The consolidation has also increased costs for commuters. Previously, jeepneys took them directly to downtown Cagayan de Oro. Now, with fewer jeepneys and drivers finding other jobs, commuters must take motorcycle taxis to the highway, three kilometers away, to catch rides to Cagayan de Oro.

Joel Gabatan, chairperson of the United Drivers Association (UNIDA), stressed that they were into modernizing their jeepneys for the betterment of the riding public, but he said it was disheartening for individual jeepney operators to surrender their hard-earned franchises.

“Pila ka tuig among antos anang franchise sige bayad kada tuig, renewal pero pag-abot sa modernization, ibalhin lang sa coop. Wala nami gahom,” Gabatan told Rappler in an interview, emphasizing that all they want is for government to get rid of the franchise consolidation policy.

(We have been working for so many years for our franchises, paying every year for renewal, but when the modernization program came, it all went to the cooperatives. We no longer have the power.)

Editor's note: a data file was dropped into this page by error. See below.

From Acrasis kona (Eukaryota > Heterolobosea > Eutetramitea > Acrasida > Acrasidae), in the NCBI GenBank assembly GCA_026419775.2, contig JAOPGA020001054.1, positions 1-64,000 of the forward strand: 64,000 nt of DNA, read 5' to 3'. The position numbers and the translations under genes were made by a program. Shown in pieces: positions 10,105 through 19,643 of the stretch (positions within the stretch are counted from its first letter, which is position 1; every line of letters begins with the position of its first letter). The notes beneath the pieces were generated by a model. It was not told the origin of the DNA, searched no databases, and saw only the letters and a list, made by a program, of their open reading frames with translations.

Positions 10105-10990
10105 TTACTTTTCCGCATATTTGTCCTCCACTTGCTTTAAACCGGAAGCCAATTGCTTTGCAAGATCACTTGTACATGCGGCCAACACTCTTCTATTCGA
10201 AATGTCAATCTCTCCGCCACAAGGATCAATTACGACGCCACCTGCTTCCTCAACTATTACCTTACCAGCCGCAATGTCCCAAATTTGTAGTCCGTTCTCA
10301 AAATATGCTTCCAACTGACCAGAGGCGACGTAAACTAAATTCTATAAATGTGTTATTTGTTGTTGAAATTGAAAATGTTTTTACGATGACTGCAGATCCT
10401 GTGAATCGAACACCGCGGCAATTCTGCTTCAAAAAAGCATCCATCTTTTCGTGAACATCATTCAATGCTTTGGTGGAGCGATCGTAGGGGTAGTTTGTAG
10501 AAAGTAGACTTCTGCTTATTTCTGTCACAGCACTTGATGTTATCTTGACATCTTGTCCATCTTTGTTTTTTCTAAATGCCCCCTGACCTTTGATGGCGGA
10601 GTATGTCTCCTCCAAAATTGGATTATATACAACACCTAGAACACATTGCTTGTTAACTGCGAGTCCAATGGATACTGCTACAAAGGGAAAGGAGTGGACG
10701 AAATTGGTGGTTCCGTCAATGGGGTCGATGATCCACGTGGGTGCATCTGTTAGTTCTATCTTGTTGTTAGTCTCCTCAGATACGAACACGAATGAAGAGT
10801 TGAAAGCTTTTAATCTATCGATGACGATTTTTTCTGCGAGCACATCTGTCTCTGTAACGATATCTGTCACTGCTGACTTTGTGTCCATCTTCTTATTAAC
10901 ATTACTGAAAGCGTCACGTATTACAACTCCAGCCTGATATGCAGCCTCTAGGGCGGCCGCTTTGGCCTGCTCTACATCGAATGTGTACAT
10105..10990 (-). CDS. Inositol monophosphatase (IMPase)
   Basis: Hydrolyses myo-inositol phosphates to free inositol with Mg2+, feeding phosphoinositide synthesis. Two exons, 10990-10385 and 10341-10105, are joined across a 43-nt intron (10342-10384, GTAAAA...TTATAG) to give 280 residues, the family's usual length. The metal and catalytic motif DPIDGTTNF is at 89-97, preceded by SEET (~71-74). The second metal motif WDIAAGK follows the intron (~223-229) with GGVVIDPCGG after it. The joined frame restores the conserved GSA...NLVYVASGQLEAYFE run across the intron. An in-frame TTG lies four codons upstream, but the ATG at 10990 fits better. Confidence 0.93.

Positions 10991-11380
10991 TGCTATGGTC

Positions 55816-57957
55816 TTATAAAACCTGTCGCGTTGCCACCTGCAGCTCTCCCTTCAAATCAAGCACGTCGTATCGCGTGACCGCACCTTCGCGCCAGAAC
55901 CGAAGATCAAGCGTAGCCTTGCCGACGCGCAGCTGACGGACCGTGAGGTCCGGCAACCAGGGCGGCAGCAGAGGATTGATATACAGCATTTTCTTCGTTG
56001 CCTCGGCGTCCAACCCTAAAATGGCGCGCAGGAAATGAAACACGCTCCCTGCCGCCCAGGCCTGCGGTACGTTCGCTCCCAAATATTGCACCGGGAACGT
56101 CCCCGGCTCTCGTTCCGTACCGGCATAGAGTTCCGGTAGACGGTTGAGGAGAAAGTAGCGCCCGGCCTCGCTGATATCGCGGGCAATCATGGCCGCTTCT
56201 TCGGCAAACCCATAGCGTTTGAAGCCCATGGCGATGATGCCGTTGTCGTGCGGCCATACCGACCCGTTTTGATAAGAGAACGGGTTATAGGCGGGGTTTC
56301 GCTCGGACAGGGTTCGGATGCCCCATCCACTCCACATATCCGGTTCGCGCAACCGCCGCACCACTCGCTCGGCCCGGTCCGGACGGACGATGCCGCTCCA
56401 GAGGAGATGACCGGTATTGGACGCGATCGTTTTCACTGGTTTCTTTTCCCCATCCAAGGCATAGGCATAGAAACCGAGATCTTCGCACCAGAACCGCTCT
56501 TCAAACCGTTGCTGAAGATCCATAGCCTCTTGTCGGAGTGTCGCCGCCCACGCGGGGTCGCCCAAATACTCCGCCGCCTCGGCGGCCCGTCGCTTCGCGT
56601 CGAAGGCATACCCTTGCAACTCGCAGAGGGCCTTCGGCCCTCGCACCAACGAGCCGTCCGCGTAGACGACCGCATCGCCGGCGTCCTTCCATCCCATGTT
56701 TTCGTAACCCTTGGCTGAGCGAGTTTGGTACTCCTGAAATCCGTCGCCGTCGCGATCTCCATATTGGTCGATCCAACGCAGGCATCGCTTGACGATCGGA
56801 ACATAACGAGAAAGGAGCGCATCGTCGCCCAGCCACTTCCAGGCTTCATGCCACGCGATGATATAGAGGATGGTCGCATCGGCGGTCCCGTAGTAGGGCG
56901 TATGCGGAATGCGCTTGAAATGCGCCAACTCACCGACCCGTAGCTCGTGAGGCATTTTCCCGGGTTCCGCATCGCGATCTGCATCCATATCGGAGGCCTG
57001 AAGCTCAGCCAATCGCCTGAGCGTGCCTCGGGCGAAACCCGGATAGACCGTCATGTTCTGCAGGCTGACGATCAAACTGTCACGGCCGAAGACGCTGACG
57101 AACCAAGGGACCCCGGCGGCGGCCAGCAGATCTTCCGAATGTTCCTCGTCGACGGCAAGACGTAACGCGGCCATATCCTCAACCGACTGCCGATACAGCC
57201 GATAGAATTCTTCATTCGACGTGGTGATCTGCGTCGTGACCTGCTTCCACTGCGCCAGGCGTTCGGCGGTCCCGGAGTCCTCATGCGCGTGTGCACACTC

The deadline for franchise consolidation was April 30, and there was no extension provided.

The Land Transportation Franchising and Regulatory Board (LTFRB) had said that franchises for individual PUV operators who failed to consolidate had to be revoked, preventing them from operating their routes.

No major change

Meanwhile, a Cagayan de Oro-based labor leader said there were no major changes in the labor sector from past administrations until the leadership of Marcos Jr.

Lawyer Proculo Sarmen, the legal counsel of the Federation of Freedom Workers, told Rappler that the workers are having difficulty exercising their basic rights because of “labor-only contracting,” which he said is the same practice that former president Rodrigo Duterte promised to remove but failed to fulfill.